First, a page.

Can a GP diagnose OCD?

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Pathway
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#21
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#21
(Original post by Dhjctiv)
Thank you mate. Can I ask, does your friend have experience of the joining the military with MH issues?
Unsure, I just see them offer a lot of help in similar threads, I think they're a recuiter (please correct me if I'm wrong!! lol).
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Dhjctiv
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#22
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#22
(Original post by Pathway)
Unsure, I just see them offer a lot of help in similar threads, I think they're a recuiter (please correct me if I'm wrong!! lol).
Well, thank you anyway. Much appreciated.
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Pathway
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#23
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#23
(Original post by Dhjctiv)
Well, thank you anyway. Much appreciated.
You're welcome!
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Bumble18
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My GP said ‘OCD tendencies’ and directed me to mental health services, so I don’t think so. My actual MH diagnosis’ have always come from psychiatrists who did also receive input from my GP + other services.
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Surnia
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#25
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#25
(Original post by Pathway)
Hm, well, I hope you find out soon, officially or not. I've heard that some MH diagnoses require a period of recovery before the army will accept, so you might be able to get into the army anyway. I'm not super familiar with the ins and outs of it though.

Surnia is though (hope you don't mind the tag).
No problem!
(Original post by Dhjctiv)
I want to join the army. OCD will permanently disqualify me from joining. I have a phone call on Friday. Its a medical triage I think. I'm trying to arrange an appointment with a doctor, albeit its difficult on account of the pandemic.
Ex-RAF Recruiter, though all branches of the Armed Forces work to the same basic medical standards.

Even when in the job, we couldn't comment on specific medical conditions because a) we aren't medically trained and b) we don't see your records. The only thing you can do is what and see what happens at your medical assessment. If there are any queries over the content of your records, you will be made Temporarily Medically Unfit (TMU) whilst further investigation is carried out.

Yes, OCD is a bar to entry to the Forces, and ignore the post that suggests lying about it (which has been reported). Individuals are kicked out for dishonesty during their application, and hiding a serious condition like OCD is putting resources and, more importantly, other people at risk. Whatever role someone is applying for, there will be stresses during training, lack of routine, quick decisions required and they will be handling weapons and ammunition, and that's not what the military want someone doing if there is a chance the individual may not cope. Sorry I can't give you better news!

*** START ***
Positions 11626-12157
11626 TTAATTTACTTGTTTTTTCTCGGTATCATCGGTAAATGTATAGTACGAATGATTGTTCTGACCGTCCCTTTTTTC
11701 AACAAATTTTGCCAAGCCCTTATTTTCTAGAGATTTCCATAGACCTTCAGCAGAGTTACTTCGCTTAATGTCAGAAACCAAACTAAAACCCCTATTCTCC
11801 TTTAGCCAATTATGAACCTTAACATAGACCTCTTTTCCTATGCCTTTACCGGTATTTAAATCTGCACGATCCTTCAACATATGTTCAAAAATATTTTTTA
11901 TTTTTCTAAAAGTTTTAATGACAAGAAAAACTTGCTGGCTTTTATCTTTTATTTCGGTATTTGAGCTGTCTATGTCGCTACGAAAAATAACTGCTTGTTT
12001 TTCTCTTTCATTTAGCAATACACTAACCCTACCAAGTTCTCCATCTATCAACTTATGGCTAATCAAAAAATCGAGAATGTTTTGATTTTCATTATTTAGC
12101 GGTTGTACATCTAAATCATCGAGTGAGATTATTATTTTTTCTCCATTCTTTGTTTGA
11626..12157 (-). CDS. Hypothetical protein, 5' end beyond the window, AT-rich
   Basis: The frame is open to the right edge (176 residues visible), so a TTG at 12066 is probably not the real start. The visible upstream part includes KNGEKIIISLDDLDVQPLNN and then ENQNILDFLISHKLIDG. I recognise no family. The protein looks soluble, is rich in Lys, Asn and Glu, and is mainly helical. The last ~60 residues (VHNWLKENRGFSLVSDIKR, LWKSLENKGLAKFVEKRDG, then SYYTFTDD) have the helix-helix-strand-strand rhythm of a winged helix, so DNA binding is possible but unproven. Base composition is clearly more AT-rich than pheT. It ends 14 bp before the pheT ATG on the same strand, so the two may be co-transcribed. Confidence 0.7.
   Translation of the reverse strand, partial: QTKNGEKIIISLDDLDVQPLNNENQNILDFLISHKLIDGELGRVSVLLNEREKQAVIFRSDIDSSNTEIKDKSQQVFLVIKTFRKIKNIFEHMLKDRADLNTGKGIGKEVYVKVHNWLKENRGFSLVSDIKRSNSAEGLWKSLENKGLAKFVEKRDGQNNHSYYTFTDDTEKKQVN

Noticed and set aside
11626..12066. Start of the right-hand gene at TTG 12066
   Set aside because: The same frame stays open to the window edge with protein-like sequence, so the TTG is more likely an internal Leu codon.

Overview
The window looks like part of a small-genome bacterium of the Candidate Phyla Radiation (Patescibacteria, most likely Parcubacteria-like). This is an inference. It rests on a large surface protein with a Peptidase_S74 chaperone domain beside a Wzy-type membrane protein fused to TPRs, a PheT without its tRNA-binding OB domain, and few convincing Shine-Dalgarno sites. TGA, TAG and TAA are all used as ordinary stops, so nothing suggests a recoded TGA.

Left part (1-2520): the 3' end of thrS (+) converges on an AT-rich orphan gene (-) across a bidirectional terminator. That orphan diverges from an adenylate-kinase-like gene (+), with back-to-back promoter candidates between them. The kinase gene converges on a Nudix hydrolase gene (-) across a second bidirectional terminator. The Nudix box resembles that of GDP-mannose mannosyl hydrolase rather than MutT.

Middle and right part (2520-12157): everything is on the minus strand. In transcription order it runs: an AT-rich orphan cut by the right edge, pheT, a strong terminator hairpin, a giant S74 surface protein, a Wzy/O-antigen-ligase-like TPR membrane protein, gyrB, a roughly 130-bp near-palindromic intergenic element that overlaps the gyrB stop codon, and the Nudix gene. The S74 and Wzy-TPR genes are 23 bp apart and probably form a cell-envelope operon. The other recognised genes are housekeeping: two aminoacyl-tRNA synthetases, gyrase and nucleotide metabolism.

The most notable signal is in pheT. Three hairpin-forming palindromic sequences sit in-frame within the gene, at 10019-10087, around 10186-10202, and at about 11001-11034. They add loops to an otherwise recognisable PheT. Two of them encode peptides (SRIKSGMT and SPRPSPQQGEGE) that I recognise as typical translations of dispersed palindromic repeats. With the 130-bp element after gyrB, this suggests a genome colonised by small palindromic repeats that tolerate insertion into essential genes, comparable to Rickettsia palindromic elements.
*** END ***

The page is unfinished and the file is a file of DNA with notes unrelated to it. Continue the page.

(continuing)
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HorribleHatty
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#26
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#26
A GP cannot diagnose OCD. If they suspected OCD they would refer you to mental health services for assessment. They can say “likely OCD”, or “suspected OCD”, or “indicates OCD”. They cannot formally diagnose it.
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Dhjctiv
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#27
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#27
(Original post by Surnia)
No problem!

Ex-RAF Recruiter, though all branches of the Armed Forces work to the same basic medical standards.

Even when in the job, we couldn't comment on specific medical conditions because a) we aren't medically trained and b) we don't see your records. The only thing you can do is what and see what happens at your medical assessment. If there are any queries over the content of your records, you will be made Temporarily Medically Unfit (TMU) whilst further investigation is carried out.

Yes, OCD is a bar to entry to the Forces, and ignore the post that suggests lying about it (which has been reported). Individuals are kicked out for dishonesty during their application, and hiding a serious condition like OCD is putting resources and, more importantly, other people at risk. Whatever role someone is applying for, there will be stresses during training, lack of routine, quick decisions required and they will be handling weapons and ammunition, and that's not what the military want someone doing if there is a chance the individual may not cope. Sorry I can't give you better news!
Thank you so much for getting back to me.

Honest news is good news I suppose.

Perhaps I'll get in. I cannot be certain however. I've more than recovered and feel able to cope with the lack of routine, dirt etc. of basic training though understand that the army cannot afford to take chances, especially when it comes to mental health.

I appreciate your guidance and advice.

Stay safe, God bless.
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